Gallbladder, Extrahepatic Biliary Tract Pathology

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Gallbladder, Extrahepatic Biliary Tract Pathology создатель Mind Map: Gallbladder, Extrahepatic Biliary Tract Pathology

1. **Cholecystitis**: ----------------------------------------- Gallbladder Inflammation from **stones** or **ischemia**

1.1. Calculous Cholecystitis (90%) **Acalculous Cholecystitis: Cystic Artery Ischemia** - *What are the findings of Acute vs. Chronic calculous cholecystitis*?

1.2. Signs and Symptoms

1.2.1. Nausea, Vomiting

1.2.2. RUQ epigastric pain > 6 hours

1.2.3. Murphy's Sign Positive Murphy's Sign

1.2.4. Mild fever, leukocytosis

1.2.5. What are the **Histological** differences between **Acute** and **Chronic** Cholecystitis? **Acute: Presence of Neutrophils** *How does this relate to the gross appearance of a gallbladder experiencing acute inflammation? * **Chronic: Rokitansky-Aschoff sinuses** - *Outpouching of mucosal glands protruding through the muscular layer of the gallbladder wall * - *Chronic inflammation and fibrosis *

1.3. Complications

1.3.1. choledocholithiasis

1.3.2. cholangitis

1.3.3. :arrow_left: Perforation Peritonitis, sepsis, Abscess

1.3.4. Fistula / Gallstone Ileus Gallstone Ileus

2. Normal anatomy of the Gallbladder and Biliary tract

2.1. Galllbladder Histology

2.2. Gallbladder Histology

3. Congenital Anomalies

3.1. Define / Distinguish biliary atresia, types, pathogenesis, and corrective surgical procedures

3.1.1. Choledochal cysts congenital cystic dilatations or diverticula of bile ducts - biliary obstruction

3.1.2. Biliary Atresia Corrective Surgery Kasai Procedure Forms of Biliary Atresia (2) Fetal Form 20% Perinatal form (MOST COMMON) Epidemiology complete or partial obstruction of biliary tree

4. **Cholelithiasis**: ----------------------------------------- Stones in the gallbladder. Most: **Asymptomatic**. **Symptomatic:** :arrow_right: *Uncomplicated * - or - :arrow_right: *Complicated * - *How common is it? * - *What is Symptomatic? *

4.1. What are the stones made of? *Cholesterol* vs *Pigmented* Stones

4.1.1. Cholesterol stones 80% - Cholesterol - Yellow/Green/Gray Coloring

4.1.2. Pigmented stones - Calcium Bilirubinate - Brown or Jet Black

4.2. **Pathogenesis of Gallstones**: - *What keeps stones from forming in normal bile? * - *What changes in the gallbladder / its internal environment promote stone formation? *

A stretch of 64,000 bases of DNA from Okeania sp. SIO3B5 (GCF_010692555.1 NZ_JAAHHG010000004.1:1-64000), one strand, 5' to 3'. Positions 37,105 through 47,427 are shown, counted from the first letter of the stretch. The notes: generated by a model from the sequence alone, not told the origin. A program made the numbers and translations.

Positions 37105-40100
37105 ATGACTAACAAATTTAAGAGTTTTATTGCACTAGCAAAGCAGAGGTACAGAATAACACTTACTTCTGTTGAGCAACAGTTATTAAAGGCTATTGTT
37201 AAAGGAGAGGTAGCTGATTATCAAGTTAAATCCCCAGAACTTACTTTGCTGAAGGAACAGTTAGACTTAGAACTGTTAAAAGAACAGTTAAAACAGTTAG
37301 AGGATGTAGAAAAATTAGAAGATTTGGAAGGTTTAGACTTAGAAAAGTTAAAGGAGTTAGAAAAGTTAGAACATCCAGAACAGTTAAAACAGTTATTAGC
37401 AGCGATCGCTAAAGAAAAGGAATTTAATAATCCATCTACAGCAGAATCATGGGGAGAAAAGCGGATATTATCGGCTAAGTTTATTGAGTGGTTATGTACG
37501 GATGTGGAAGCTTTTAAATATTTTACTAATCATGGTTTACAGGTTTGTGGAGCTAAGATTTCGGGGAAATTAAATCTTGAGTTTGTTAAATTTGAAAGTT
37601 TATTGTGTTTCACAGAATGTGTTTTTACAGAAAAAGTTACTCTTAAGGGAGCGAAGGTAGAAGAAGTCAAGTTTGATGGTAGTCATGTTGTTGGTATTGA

4.2.1. 1. supersaturation of bile with cholesterol 2. Hypomotility of gallbladder 3. Excess mucus secretion in the gallbladder.

4.3. **Imaging**: *What determines whether or not gallstones show up on X-Ray? *

4.3.1. Radiopaque Gallstones / Cholelithiasis These stones have :arrow_up: [ Ca2+ ]

4.4. Risk Factors for Gallstones

4.4.1. **Cholesterol Stones** - *What role does Estrogen play underlying some of the common risk factors? * Five Fs Female Fertile - 1+ children Fair - Caucasian Forty - > 40 yo Fat - BMI > 30 **Genetic Risk Factor**: *ABCG8 Gene *

4.4.2. **Pigmented stones** - *What is the common underlying theme between disorders that predispose to pigmented stones? * **Disorders a/w elevated unconjugated bilirubin:** 1. Hemolytic Anemias 2. Bacterial Colonization of Biliary Tree (*by who?*) 3. Parasitic Colonization of Biliary Tree (*by who?*)

5. **Choledocholithiaisis**: --------------------------------- Gallstones within the **Common Bile Duct**

5.1. Obstruction May Cause:

5.1.1. 2° biliary cirrhosis

5.1.2. pancreatitis

5.1.3. Jaundice

5.1.4. cholangitis

5.1.5. Pain

6. **Cholangitis**: ------------------------- Inflammation of the **Biliary Tree**

6.1. Result of **bacterial infection** ascending from duodenal junction, predisposed by obstruction of the duct.

6.1.1. Choledocholithiasis

6.2. Clinical Findings

6.2.1. Charcot's Triad RUQ pain Fever, Chills Jaundice / Hyperbilirubinemia

6.2.2. Reynold's Pentad Musculoskeletal changes and Sepsis on top of Charcot's Triad

6.3. Complications

6.3.1. Medical Emergency Prompt ABX therapy Endoscopic biliary drainage Surgical evaluation

6.3.2. Hepatic abscesses

6.3.3. Sepsis

7. Neoplasms of Gallbladder and Extrahepatic biliary tract

7.1. Gallbladder Adenomas

7.1.1. Rare

7.1.2. Similar to Adenomas of the colon

7.1.3. Malignancy Potential

7.1.4. Histology Nuclei hyperchromatic (dark) elongated

7.2. Gallbladder Carcinomas

7.2.1. Rare

7.2.2. Adenocarcinomas, Mostly Malignant glands invading the wall of the gallbladder

7.2.3. Prognosis Very Poor

7.2.4. Risk factors STRONGEST RISK FACTOR Gallstones Others Obesity Female sex, multiparity Old age Native Americans, Hispanics, Korean, Chinese Chronic bacterial and parasitic infections

7.3. Carcinomas of the extrahepatic bile ducts

7.3.1. Adenocarcinomas, Mostly

7.3.2. M > F

7.3.3. Associated with Primary Sclerosing Cholangitis IBD Choledochal cysts Trematodes

7.3.4. Signs Courvoisier's Sign In the presence of jaundice, a painless, palpable gallbladder is unlikely to be due to gallstones

7.3.5. Most aren't resectable short survival

7.3.6. Klatskin Tumor Tumor located at juntion of right and left hepatic ducts